Foreplay

Yesterday I discovered our friend Tamara is back to her blog. Sort of. Anyway, her latest post led me to an article by Rachel Aaron which describes how Rachel went from writing 2,000 words per day to 10,000.

Let me begin by saying that I have never and probably will never write 10,000 words per day. I’m not wired for it. But the article was nevertheless filled with excellent practical advice that I’m going to take. One of the juicier bits was something I heard from August one day when I got stuck (and if you don’t know by now that August is my own personal God of Writing, you haven’t been following along). His advice was this: when the words won’t come, write plot instead: Lexi does this, then this, then Jack says that, and the two of them do you-know-what. And I did take his advice and it did work, but I only followed it when I was desperate. What Rachel says is, do some planning before every session. Don’t waste your precious writing time figuring out what to write; walk step-by-step through each scene and make notes ahead of time, so that when you actually sit down with your pages, you won’t find yourself staring at the wall trying to figure out what comes next.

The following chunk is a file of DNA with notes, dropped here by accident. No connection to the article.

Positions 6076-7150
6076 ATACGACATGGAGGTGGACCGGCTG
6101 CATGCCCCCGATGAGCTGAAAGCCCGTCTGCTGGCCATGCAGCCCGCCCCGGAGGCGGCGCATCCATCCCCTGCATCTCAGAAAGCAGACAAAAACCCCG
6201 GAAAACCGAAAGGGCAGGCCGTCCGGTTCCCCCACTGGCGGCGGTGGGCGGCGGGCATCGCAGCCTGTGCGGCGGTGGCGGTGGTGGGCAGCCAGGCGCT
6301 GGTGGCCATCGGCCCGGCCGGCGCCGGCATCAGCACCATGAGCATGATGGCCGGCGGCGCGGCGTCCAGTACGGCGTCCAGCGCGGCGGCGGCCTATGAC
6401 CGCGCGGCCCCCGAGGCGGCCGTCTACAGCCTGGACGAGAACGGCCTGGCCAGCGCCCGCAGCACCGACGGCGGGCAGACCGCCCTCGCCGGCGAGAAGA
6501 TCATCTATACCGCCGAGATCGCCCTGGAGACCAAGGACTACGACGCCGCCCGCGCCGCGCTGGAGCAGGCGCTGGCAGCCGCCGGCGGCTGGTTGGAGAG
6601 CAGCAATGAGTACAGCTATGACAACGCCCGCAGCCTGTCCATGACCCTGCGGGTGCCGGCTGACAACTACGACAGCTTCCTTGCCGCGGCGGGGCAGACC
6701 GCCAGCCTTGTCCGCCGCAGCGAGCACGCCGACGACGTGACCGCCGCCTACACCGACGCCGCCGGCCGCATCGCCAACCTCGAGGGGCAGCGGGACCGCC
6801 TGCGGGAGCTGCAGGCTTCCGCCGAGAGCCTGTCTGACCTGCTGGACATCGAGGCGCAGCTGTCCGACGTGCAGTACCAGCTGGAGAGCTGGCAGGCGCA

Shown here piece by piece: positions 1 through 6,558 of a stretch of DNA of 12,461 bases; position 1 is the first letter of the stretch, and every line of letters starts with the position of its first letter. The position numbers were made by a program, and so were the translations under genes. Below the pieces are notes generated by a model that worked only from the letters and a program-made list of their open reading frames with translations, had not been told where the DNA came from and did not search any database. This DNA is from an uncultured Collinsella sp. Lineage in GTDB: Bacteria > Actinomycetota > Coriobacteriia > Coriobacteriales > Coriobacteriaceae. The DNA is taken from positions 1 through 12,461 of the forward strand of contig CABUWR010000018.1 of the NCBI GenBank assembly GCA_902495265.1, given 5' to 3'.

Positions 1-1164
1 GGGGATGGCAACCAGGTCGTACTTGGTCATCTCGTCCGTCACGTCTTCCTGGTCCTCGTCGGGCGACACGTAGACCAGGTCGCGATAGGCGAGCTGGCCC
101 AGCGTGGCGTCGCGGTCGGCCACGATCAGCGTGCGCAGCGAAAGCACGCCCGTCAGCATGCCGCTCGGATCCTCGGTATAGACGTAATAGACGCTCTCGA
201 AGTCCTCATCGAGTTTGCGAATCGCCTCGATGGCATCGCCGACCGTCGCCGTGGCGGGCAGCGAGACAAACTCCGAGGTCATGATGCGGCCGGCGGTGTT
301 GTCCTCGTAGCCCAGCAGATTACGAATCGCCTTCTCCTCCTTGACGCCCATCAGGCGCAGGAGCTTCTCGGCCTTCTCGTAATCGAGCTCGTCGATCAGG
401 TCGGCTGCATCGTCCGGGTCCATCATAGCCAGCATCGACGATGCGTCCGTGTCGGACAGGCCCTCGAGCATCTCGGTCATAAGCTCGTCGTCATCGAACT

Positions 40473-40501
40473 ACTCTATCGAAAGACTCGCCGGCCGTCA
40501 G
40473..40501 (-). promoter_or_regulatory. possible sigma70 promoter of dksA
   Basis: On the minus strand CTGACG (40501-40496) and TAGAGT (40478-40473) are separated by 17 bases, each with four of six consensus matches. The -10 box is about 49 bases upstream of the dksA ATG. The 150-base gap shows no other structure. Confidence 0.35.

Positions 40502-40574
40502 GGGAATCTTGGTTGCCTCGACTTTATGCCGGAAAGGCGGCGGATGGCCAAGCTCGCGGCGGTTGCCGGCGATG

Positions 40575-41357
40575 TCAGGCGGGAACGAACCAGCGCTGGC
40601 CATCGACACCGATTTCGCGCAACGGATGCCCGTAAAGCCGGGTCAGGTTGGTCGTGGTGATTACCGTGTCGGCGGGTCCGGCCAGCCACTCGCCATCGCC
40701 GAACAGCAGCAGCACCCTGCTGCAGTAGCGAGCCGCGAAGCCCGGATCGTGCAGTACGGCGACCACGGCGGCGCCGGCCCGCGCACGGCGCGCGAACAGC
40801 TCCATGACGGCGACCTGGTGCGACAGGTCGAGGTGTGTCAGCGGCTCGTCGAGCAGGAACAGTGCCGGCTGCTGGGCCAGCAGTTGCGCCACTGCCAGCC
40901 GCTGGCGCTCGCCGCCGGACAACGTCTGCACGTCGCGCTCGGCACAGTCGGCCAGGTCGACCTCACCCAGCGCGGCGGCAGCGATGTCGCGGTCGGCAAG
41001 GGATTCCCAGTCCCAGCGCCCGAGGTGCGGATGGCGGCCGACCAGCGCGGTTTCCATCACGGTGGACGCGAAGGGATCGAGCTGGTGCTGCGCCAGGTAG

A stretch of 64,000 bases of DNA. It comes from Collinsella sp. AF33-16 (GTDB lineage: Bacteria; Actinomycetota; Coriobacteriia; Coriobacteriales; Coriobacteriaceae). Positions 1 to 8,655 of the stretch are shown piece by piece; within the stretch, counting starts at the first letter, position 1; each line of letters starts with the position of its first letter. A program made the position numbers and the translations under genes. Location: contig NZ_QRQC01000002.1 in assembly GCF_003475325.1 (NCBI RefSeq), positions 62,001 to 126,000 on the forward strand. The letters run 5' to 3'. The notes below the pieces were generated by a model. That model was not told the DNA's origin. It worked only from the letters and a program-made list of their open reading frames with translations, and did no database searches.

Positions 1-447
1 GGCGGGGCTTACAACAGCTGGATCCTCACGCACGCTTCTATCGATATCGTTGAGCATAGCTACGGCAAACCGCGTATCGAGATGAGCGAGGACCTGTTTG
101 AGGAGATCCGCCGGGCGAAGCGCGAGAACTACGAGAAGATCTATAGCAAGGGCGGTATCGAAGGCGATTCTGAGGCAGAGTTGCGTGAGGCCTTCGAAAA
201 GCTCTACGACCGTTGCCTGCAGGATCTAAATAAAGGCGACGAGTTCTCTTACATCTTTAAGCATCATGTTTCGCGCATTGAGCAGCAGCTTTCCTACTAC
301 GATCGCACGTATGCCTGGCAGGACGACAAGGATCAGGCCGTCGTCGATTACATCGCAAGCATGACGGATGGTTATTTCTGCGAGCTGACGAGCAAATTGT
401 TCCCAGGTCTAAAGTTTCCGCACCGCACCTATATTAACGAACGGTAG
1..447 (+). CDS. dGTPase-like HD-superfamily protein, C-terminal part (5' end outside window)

*headdesk, Sarah!*

I know we’re all sick of writing advice so I’m not going to beat this into the ground, but I’m planning to spend today laying out my scenes for the weekend and I’m going to make a concerted effort to finish the fucker. I’m about halfway through my rewrite and I’ve got many of the remaining pieces already in place, so a solid weekend or two of intensive writing should put me through my second draft and in good shape for the final polish.

At the very least, I’ll have plenty of fuel for the bonfire.

Does anyone really follow writing advice? Do you nod and smile and discard it, or do you try to incorporate another’s methods into your madness?

Photograph by Ellen Von Unwerth

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